It’s been a very challenging start to the 2020/21 avocado season. So far mixed maturity levels have caused fruit flow challenges, high value export returns on the horizon and weather that has been better suited to a rain forest.
Despite these issues there has been a huge amount of success. A limited early crop in the Bay of Plenty has been compensated by good volumes from the newer large producing blocks in the Far North and Tapora. It may be a sign of maturity within the industry that growers are making good decisions based on obtaining good values from well considered strategic decisions. Some growers have done very well based off identification of market opportunities and stringent monitoring of maturities. The early domestic market values have been strong and stable and regardless of the export carrot being offered growers have taken some good returns and established early cash. That has to be a good outcome.
Having made the above comments, there are some issues that need debating and I am going to start that debate.
The New Zealand market is the second largest market in terms of volume, and its value over the last four to five years has lifted to a point whereby it is a market that creates value across the supply chain. Why then do we as marketers and growers face challenges getting early season maturity clearances completed? Why does a service that is charged (at very good commercial rates) only have the ability to collect fruit two days per week? Why is there significant extra cost between Mid-North and Far North growing regions? Why does the industry not have a robust, efficient and commercially practical solution that assists trade opportunities instead of slowing them? In the horticulture industry service is a seven day a week activity. Retail, transport, supply sites, marketers, packers, ripeners all are seven days a week activities. Why then would we accept a two day a week service and be charged at higher rates for the privilege?
On the subject of maturity testing I would also challenge the recent article from NZ Avocado regarding the F-751 Avocado Quality Metre units. When testing new equipment, especially new technology, there is a need to engage closely and extensively with the providers / manufacturers. They are the experts in how to use and apply the technology. By working collaboratively with the source supplier any challenges can be addressed, alterations and improvements made, challenges overcome and output and results maximised. Zeafruit has purchased several of the F-751 Avocado Quality Metre units. Our team engage regularly with the USA manufacturers via webinars and we have been provided with extensive training and advice. This has given us massive insight into how best to use, test, calibrate and understand the best conditions and method of testing. Our results are now down within 0.2% variance between effective F-751 unit testing and dehydrator outcomes for the same fruit. The future is not in invasive fruit removal, high costs and prolonged testing. This is a time sensitive industry, especially in the early market when values can be defined by hours and not days.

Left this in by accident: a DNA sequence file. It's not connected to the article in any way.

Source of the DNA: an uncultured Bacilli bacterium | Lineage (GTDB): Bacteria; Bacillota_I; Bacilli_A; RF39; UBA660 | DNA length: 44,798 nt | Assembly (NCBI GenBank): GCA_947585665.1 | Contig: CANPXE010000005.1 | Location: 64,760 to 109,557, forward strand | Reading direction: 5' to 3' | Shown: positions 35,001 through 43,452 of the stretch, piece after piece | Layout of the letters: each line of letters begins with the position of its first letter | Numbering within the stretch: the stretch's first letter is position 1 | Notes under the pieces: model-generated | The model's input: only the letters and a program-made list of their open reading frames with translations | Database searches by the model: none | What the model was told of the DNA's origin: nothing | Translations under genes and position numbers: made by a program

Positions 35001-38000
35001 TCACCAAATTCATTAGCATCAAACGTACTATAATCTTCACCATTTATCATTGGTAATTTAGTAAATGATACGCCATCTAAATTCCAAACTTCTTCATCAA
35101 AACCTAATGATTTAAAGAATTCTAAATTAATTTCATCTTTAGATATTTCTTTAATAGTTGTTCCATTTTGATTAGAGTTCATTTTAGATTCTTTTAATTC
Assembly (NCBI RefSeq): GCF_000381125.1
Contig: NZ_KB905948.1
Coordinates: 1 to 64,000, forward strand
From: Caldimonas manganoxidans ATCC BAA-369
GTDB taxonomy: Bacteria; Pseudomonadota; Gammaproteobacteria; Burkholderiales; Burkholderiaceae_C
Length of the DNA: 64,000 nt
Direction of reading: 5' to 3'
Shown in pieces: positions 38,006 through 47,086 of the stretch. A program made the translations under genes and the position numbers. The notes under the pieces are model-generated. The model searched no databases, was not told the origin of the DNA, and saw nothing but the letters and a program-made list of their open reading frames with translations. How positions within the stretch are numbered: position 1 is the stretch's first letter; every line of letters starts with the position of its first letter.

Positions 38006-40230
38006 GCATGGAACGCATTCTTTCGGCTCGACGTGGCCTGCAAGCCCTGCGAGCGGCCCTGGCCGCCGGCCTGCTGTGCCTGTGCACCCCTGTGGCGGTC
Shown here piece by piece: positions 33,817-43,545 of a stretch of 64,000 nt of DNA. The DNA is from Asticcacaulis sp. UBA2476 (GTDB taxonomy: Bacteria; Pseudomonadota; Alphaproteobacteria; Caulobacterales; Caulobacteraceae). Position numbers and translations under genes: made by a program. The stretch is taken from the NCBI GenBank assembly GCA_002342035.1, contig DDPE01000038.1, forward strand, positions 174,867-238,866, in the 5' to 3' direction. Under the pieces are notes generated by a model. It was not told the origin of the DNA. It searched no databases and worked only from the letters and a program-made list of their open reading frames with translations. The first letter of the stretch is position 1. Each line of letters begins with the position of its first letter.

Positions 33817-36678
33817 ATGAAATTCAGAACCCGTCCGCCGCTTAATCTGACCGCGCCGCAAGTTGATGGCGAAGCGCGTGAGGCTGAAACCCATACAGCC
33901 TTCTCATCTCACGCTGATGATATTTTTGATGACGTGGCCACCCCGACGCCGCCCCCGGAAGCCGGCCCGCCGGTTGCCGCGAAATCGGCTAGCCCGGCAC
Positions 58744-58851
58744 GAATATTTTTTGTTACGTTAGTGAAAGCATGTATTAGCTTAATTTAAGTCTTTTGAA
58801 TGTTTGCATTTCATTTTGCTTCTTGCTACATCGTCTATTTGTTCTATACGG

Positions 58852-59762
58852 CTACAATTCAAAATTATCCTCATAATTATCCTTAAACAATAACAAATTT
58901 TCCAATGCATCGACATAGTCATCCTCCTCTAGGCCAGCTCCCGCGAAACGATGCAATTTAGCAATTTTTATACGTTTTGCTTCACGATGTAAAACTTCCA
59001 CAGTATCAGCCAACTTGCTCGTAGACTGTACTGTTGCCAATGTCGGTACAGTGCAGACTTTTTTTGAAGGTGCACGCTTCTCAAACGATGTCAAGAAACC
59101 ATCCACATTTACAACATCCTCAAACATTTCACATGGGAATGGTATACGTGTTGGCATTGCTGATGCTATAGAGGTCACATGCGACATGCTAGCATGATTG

As we look forward to the next few weeks it is a hard market to gauge. Demand has been steady without being outstanding. Currently values have come off the early highs as industry pack numbers have lifted. At the marketers meeting last week it was noted that we are in the pre-export window and specific or strategic domestic market harvesting is nearing completion. The export flow plan tabled for August does not indicate significant activity across the month of August and based on current forecasting, for Class 2 product we are pitching pricing in the $24.00 to $28.00 CSD value range for next week. We are noting some consumer resistance above a certain retail price point and we need to be mindful of that given that we are in the winter season during uncertain economic conditions.